International experience is critical for most athletes wanting to improve, whether they are elite or even age-group competitors.
The commission was reacting to The Times’ story yesterday quoting SA Sports Confederation and Olympic Committee (Sascoc) officials as saying local sport was in peril because of two new regulations.
One was a 12-month cooling-off period between grants, and the other was the downgrading of Sascoc to a national federation.
The commission denied Sascoc had been downgraded. But CEO Tubby Reddy insisted this was what he was told by NLC officials.
The commission explained the cooling-off period would not delay new grants because these would be processed within 150 days.
“Sascoc has received over R300-million from the NLC since the inception of lottery funding in 2000,” the commission said.
“The most recent grant of R70-million was paid in June 2016 and has to be reported on satisfactorily before any new funding can be considered … The cooling-off period ends in June 2017 … Any concern of Sascoc is, therefore, unwarranted and premature.”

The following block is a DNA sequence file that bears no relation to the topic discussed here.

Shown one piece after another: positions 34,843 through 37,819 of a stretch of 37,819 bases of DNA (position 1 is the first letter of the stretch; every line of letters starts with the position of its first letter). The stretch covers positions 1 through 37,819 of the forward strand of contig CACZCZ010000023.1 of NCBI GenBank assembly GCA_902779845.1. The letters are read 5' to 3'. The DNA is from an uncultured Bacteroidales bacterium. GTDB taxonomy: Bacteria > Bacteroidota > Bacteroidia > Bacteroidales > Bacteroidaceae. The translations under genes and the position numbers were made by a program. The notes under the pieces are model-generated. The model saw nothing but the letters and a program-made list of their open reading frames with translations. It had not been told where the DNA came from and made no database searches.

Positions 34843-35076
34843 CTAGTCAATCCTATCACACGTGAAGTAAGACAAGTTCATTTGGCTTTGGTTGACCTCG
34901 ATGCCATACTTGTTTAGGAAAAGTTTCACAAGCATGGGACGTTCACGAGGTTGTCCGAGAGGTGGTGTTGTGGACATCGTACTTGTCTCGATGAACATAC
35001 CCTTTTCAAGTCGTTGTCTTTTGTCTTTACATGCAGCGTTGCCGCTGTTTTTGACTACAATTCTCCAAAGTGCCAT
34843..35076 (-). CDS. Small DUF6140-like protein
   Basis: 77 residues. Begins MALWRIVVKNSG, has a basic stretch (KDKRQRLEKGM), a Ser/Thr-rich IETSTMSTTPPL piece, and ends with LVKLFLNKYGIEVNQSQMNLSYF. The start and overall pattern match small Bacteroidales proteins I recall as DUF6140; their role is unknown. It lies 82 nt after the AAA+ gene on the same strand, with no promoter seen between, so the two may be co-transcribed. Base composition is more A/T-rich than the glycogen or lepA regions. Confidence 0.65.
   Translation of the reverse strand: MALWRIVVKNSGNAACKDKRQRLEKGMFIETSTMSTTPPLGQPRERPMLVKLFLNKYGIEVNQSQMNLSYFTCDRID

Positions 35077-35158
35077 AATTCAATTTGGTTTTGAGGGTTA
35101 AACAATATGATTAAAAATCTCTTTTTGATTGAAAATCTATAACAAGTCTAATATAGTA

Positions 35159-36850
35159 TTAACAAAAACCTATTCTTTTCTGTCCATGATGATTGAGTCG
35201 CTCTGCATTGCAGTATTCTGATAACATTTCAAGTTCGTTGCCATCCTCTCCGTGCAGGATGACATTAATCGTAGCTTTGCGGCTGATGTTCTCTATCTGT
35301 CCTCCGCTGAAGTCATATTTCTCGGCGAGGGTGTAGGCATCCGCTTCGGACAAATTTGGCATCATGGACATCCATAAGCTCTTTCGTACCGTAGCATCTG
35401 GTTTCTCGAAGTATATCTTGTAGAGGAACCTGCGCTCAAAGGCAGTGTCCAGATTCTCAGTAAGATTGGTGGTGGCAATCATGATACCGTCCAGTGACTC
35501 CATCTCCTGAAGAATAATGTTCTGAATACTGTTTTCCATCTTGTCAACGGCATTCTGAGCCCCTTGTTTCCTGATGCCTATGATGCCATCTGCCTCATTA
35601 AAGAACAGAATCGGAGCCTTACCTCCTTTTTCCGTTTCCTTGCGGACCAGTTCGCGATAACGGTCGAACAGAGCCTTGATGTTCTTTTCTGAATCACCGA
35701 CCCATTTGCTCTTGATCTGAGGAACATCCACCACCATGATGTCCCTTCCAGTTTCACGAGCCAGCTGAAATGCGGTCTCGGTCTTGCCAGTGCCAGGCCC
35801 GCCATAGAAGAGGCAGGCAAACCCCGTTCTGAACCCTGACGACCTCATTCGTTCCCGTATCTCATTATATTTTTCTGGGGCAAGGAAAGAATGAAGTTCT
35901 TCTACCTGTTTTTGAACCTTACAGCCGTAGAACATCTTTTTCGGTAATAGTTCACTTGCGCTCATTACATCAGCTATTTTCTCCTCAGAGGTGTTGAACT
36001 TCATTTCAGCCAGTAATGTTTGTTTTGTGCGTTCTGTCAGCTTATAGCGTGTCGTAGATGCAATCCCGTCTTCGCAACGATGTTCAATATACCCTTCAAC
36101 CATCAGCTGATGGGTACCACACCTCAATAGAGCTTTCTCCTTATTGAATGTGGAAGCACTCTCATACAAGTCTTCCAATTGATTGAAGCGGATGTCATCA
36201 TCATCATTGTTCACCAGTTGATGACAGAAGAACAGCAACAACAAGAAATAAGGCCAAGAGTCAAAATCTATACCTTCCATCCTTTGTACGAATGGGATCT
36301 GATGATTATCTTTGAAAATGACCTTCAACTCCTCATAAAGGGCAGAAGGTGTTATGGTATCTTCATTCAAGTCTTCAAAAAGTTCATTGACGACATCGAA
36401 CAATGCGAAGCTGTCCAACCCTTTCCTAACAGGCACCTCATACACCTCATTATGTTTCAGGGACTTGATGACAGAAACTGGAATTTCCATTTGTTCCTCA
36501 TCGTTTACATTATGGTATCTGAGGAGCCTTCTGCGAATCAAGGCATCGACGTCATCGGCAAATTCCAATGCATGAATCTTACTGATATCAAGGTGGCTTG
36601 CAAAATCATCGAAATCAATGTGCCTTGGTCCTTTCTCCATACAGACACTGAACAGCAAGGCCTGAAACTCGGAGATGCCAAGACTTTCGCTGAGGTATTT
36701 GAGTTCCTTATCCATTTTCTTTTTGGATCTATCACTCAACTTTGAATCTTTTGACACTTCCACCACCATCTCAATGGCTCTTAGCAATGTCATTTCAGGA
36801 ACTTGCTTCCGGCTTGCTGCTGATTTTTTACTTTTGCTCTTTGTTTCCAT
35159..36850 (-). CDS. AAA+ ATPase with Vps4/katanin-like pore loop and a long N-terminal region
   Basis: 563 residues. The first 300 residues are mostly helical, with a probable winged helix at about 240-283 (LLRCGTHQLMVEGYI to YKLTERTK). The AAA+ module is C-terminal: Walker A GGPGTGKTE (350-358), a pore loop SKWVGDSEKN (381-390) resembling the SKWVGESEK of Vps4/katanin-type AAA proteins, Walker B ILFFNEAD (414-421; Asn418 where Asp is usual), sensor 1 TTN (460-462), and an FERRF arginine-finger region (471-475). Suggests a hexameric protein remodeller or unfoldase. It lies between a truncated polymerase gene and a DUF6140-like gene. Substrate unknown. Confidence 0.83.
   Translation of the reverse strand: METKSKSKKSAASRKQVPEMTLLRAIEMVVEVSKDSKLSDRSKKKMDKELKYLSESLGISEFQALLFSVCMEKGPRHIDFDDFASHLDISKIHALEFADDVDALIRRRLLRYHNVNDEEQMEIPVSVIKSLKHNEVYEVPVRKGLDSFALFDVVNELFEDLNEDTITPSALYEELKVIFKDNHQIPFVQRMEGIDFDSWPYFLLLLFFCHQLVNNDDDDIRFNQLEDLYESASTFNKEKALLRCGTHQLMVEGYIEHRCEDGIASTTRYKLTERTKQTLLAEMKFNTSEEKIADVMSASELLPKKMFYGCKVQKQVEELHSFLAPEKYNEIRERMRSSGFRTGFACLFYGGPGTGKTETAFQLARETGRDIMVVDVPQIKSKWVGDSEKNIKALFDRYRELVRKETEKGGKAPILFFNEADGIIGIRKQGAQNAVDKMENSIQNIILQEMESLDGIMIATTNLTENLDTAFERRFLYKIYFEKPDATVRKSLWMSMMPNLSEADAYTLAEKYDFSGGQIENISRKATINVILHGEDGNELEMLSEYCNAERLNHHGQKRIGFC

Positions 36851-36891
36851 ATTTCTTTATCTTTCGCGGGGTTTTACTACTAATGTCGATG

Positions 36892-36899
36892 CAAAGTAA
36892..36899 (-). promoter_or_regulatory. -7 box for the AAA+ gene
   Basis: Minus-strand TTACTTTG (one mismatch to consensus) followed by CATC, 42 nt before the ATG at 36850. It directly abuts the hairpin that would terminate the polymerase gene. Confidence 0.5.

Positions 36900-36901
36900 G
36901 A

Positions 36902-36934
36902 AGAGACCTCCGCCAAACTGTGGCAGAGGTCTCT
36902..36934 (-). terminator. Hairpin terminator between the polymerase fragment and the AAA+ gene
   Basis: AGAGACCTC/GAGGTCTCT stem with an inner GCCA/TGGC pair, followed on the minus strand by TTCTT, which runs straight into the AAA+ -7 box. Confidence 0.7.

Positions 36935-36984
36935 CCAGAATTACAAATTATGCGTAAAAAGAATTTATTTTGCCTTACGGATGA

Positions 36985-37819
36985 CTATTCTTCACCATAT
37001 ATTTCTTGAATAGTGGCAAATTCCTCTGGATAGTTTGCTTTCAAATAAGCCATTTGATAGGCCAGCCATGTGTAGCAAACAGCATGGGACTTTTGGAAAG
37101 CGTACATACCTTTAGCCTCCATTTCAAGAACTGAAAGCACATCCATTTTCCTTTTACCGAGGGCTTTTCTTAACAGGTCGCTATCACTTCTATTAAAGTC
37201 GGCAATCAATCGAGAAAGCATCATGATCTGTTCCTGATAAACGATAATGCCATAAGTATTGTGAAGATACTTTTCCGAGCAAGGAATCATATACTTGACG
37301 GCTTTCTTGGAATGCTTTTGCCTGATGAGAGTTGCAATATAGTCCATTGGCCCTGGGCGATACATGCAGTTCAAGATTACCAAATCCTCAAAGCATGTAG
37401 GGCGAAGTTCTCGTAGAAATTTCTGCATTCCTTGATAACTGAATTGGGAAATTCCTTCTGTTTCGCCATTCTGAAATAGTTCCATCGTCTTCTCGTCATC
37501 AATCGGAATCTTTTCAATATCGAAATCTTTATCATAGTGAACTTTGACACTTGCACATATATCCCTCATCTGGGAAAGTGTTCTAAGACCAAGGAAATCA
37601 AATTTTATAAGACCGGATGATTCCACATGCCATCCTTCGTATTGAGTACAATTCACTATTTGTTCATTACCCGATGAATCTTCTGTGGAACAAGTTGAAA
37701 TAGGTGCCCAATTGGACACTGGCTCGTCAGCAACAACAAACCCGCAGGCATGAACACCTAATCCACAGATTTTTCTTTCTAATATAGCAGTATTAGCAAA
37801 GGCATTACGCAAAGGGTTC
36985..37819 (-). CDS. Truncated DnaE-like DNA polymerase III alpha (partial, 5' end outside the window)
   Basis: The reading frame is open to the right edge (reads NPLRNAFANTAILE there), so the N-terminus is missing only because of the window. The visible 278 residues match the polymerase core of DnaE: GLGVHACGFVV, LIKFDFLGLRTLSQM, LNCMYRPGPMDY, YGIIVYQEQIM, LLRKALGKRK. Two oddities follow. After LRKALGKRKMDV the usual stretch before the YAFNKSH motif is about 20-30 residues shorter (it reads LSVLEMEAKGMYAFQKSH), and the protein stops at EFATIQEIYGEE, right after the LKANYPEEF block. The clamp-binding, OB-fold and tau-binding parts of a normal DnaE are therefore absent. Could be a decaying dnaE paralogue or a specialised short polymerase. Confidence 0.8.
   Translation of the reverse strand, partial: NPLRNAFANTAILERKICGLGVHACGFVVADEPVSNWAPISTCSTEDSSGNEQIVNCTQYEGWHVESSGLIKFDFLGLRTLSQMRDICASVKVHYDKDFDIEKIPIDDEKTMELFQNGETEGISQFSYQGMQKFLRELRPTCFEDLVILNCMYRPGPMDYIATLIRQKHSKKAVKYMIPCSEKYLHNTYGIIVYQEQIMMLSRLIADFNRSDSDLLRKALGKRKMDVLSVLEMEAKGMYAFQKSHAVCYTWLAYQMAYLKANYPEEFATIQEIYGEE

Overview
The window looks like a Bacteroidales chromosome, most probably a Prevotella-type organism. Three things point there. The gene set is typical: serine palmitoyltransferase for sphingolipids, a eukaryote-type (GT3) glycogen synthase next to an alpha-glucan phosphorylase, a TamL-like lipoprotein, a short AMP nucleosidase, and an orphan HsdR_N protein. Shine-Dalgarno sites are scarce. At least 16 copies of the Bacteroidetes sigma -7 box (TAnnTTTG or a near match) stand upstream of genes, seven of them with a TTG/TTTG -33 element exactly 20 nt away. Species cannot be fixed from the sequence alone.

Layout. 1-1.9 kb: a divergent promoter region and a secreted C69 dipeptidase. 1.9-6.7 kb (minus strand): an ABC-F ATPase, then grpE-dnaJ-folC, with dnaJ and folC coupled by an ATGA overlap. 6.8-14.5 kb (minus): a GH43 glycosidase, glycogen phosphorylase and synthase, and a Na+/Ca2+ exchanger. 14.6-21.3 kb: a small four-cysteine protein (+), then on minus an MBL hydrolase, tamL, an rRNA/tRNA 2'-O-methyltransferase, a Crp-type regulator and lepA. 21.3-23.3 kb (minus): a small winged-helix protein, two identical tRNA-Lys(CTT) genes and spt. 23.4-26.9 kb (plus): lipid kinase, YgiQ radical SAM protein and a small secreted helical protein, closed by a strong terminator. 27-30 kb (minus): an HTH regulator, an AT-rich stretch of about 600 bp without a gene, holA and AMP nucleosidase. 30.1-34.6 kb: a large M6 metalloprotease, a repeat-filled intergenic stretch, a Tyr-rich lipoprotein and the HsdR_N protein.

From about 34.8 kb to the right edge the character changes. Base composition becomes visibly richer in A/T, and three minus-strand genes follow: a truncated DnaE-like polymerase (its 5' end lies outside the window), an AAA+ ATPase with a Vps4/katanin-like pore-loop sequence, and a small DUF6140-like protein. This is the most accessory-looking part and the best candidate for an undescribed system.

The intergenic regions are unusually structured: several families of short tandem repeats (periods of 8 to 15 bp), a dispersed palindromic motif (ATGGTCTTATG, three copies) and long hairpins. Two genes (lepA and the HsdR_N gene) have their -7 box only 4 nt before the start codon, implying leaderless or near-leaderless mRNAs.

The new regulation about not funding international endeavours took administrators by surprise, with Reddy and Swimming SA president Alan Fritz saying this was the first they had heard of it.
Both said they would need to engage the NLC for clarity.
Asked if this would even include the national rowing squad’s high-altitude training camps at Katse Dam in Lesotho, NLC official Sershan Naidoo replied: “In the true sense of the definition, yes.”
Reddy confirmed that a significant chunk of Sascoc’s Operation Excellence funding went to athletes competing and training abroad.
“What exactly will we support because athlete preparation depends on international participation?” said Reddy.
With many swimmers already having to self-fund a portion of their trips to competitions abroad, Fritz said he was concerned.